SARS-CoV-2 PCR assays in Ireland are operated in accordance with the manufacturers' instructions, and the CE marking for the assay. It is the manufacturer that decides the optimal number of cycles for the assay, not the testing laboratory. For commercial assays, the manufacturer chooses the PCR parameters including the amplification cycles. Intentionally moving away from the manufacturer's instruction would invalidate the CE mark.

This position remains unchanged and the WHO Information Notice simply reminds the professionals involved in the analysis of samples using the rRT-PCR to follow manufacturer instructions. SARS-CoV-2 PCR assays in Ireland in use by the HSE and laboratories operating on behalf of the HSE are operated in accordance with the manufacturers' instructions and the CE marking for the assay.

Higher Cycle threshold values typically indicate a lower amount of virus in the sample. However, the CT value alone does not indicate whether the virus load is increasing or decreasing, it does not indicate whether the individual is infectious or not, and it does not provide an indication of the specimen quality (i.e. how closely the specimen mirrors what is actually happening in the patient's respiratory tract).

In the Irish context, specificity (or false positive) data are not collated centrally. However, based on the data we do have available, and based on our growing level of experience with the SARS-CoV-2 assays in use in Ireland, the false positive rate is estimated to be somewhere between 0.1% and 0.2% (suggesting a specificity of around 99.8-99.9%). This does mean that for every 10,000 tests performed, there will potentially be 10-20 false positives, although this number can be reduced by repeat testing of some low level (or weak) positives. However, it is often not possible to distinguish between true positives and false positives.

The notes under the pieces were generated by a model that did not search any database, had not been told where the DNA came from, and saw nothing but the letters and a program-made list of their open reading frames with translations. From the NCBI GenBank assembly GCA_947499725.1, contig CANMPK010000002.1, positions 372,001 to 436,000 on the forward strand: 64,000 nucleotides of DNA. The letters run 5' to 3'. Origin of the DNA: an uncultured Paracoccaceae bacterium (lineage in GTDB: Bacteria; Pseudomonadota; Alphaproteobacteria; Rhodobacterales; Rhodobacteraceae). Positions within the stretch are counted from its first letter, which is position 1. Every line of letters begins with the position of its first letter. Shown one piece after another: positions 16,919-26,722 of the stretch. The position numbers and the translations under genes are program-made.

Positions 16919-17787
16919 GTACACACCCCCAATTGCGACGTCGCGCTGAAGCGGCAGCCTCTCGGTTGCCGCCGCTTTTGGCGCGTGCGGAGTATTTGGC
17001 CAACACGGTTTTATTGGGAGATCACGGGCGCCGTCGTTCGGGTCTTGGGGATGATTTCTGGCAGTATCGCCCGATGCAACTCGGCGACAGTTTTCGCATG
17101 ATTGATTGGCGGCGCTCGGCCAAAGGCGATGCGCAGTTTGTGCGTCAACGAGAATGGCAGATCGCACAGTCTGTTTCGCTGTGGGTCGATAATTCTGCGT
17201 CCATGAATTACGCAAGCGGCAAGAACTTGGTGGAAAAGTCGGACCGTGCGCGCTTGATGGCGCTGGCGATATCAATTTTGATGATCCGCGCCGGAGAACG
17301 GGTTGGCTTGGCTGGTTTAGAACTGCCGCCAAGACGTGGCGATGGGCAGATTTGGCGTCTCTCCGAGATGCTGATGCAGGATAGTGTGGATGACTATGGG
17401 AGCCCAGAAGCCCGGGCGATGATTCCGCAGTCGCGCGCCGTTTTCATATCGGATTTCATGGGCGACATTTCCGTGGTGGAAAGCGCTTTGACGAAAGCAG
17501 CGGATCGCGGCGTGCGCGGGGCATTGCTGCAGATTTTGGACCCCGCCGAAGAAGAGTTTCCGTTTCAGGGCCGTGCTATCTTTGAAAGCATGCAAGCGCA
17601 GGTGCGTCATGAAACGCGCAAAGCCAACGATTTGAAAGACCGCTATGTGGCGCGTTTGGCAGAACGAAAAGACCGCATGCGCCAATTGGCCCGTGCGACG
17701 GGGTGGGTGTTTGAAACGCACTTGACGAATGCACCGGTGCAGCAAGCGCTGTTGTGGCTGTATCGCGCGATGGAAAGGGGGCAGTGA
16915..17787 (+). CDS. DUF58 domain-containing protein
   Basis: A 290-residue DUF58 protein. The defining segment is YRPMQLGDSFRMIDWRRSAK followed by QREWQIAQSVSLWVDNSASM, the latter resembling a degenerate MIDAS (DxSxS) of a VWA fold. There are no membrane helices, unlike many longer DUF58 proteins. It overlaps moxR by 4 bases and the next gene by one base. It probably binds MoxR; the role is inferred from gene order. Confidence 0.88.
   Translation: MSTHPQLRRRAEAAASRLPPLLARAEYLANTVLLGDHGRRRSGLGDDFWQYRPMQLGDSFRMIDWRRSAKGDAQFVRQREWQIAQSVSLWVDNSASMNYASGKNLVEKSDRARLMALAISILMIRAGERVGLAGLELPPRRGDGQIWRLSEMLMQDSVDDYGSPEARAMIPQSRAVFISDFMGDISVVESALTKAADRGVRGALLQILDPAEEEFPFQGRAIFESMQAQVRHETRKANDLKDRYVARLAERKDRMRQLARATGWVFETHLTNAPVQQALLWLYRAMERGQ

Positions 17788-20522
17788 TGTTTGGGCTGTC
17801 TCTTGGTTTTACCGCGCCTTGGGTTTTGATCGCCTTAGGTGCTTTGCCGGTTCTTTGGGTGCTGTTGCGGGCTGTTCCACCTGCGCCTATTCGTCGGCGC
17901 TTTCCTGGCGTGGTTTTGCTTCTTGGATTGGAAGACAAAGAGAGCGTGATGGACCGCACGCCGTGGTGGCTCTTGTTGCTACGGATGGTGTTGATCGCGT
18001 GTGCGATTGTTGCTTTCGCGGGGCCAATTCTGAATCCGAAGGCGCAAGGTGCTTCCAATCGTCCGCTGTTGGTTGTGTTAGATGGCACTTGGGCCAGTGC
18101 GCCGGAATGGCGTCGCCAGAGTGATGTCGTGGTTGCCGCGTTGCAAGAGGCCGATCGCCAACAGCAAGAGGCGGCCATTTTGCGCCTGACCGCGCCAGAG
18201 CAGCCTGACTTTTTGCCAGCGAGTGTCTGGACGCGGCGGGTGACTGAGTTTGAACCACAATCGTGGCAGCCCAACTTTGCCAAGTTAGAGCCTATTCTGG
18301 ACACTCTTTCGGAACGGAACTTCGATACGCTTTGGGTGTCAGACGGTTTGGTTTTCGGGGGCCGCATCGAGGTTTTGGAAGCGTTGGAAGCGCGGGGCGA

Considerable work has been undertaken to date to evaluate the use of Antigen Detection Tests (ADTs) in an Irish context and this will continue on an ongoing basis due to the role they can have in the national testing strategy. In particular, further setting-specific ADT validation work continues to be undertaken by the HSE. Antigen testing will not, however, replace the requirement for large scale PCR testing which remains the gold standard for community testing

The HSE continues to monitor the evidence for other testing types in conjunction with other public bodies, such as the Health and Information Quality Authority (HIQA), and having regard to best international evidence and advice. On an ongoing basis, the National Public Health Emergency Team considers and reviews, based on public health risk assessments, how best to target testing to detect, and mitigate the impact of, the virus across the population. This includes keeping Ireland’s national testing policy under continuing review.

Covid-19 Tests

Questions (695)

Denis Naughten

Question:

695. Deputy Denis Naughten asked the Minister for Health the waiting time for a PCR test for a person with symptoms of Covid-19; the waiting time for a PCR test for an asymptomatic close contact of a confirmed case of Covid-19; the waiting time for a PCR test for a symptomatic close contact of a confirmed case of Covid-19; if there is a difference in waiting times for close contacts who are symptomatic and those who are asymptomatic; if so, the reason for same; and if he will make a statement on the matter. [6338/21]

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Written answers (Question to Health)